• Wed, Nov 23 2011

Hailee Steinfeld’s Miu Miu Ad Has Been Banned In The UK

Hot on the heels of the banning of that rapey Marc Jacobs perfume ad featuring Dakota Fanning, the UK’s Advertising Standards Authority has struck again, banning a Miu Miu ad featuring 14-year-old actress Hailee Steinfeld crying on some railroad tracks. Is it because she’s shown in an overtly sexual way? Nope; this time the ad was deemed “irresponsible because it depicted a child in an unsafe location.” Say what?

Propagating the utterly wrong message about Nabokov’s Lolita (which, might I remind you, is a book about a child rapist), is indeed offensive and worthy of censure. But this just seems a little bit extreme. For once, I’m going to side with Prada UK (which owns Miu Miu), which has stated that the photo was “part of a serious, high-fashion campaign…based on the set of an imaginary film.” It looks like a film I might like to watch, too, as Steinfeld is a bright young actress. They also helpfully note that their young model “could have easily moved from where she was sitting because she was not restrained in any way.” Indeed.

In general, I am kind of creeped out by how much the fashion industry loves dressing little girls up in clothes that are being marketed to women (sometimes even having to make special tiny versions of them for the kids to wear), but if the ASA wants to ban that practice, then they should introduce some sort of blanket age requirement for who’s allowed to model women’s clothing instead of going after individual ads at random. I don’t see how this image is any more offensive than the hundreds of couture ads featuring girl’s Steinfeld’s age, or maybe just a couple of years older, dressed up like sexually mature women. If anything, it’s better than most, because the focus is on an imagined narrative and not her virginal beauty. If Hailee Steinfeld is allowed to shoot guns and act like a little bad ass in movies like True Grit, I don’t see why she can’t also be the subject of a dramatic ad campaign. At least she doesn’t have a flower sticking out of her crotch.

(Via The Telegraph UK)

From Our Partners

Share This Post:
  • Laura

    I find this one more concerning because I interpret the photo to reference teenage suicide? I consider that even riskier to romanticize.

  • vomiting

    How the fuck do you get ‘suicide’ from this? There is no oncoming train, and as Prada UK pointed out it’s not as though she couldn’t/wouldn’t get up at any time.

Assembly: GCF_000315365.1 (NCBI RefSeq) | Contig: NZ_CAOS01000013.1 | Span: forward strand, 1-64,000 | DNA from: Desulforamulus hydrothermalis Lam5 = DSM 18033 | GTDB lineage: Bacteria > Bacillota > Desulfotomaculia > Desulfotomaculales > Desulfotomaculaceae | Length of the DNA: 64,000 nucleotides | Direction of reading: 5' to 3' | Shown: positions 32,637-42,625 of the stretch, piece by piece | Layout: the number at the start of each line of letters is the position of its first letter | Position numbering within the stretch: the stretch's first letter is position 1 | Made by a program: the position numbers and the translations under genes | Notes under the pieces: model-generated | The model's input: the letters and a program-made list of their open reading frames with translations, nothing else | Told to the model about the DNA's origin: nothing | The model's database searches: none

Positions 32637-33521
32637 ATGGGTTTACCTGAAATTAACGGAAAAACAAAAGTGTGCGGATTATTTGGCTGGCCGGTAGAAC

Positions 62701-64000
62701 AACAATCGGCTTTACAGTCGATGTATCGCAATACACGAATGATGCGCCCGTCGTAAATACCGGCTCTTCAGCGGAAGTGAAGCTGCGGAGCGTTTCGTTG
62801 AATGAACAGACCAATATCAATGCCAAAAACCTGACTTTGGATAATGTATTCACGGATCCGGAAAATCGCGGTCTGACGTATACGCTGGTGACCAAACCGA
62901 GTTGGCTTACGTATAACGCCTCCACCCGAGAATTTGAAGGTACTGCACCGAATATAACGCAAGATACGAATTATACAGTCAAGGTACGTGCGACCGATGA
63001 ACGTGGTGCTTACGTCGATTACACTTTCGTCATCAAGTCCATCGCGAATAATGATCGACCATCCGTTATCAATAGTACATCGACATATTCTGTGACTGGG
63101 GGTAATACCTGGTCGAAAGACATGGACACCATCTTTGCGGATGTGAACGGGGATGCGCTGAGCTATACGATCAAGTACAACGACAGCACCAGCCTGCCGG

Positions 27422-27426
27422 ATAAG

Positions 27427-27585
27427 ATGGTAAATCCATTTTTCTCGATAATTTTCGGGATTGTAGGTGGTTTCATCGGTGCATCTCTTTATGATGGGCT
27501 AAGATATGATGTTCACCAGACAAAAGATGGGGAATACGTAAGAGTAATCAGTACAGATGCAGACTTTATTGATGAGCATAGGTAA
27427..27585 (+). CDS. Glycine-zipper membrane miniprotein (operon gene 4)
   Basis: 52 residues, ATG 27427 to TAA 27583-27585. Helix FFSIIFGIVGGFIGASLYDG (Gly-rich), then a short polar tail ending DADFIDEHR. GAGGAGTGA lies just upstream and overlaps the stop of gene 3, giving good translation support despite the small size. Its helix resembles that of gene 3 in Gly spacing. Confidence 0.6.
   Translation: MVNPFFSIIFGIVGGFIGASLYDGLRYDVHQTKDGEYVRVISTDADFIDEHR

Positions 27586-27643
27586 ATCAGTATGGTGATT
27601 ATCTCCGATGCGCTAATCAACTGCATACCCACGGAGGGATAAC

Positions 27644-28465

• Fatima

    As the article mentioned, I just don’t get why children are wearing heels and dressed up in adult women’s clothing. WTF is wrong with the fashion industry. Are anorexic adult women not tiny enough so now they’ve literally gone to having children with prepubescent bodies model the clothing? I don’t understand the messaging. Who are these clothes for? No matter the scene it’s all disturbing. Go UK!

    • Amy

      I completely agree. I wouldn’t touch these clothes – it’s revolting. I saw a vera wang ad the other day and the girl looked 10 and she was lying on a couch with a guy who looked 40 draped all over her ( http://www.verawang.com/veraunveiled/wp-content/uploads/2011/08/VW-Love1.jpg) with the tagline “Give her love”. And VW is a female designer, you’d think she’d know better. The entire fashion industry has gone insane. If these ads are supposed to make me want the clothes they’ve completely and utterly failed. I wouldn’t be caught dead in stuff made to be worn by children.

  • Laura

    in the UK it’s actually illegal to trespass on train tracks… that and it is actually plenty dangerous

    so yeah, I think they have good reason to ban this one

  • Patricia

    This ad creeps me out, and as an adult woman I am baffled by the marketing choice of Prada. I mean…. Is this supposed to make us want to buy overpriced garnments? Blowing hard-earned cash on clothes that will make me look like a teenager in her mom’s outfit?

    No thanks Miu Miu, I went through that when I was 14 and have no desire to do it again.

  • EKS

    everything about this ad sucks. next.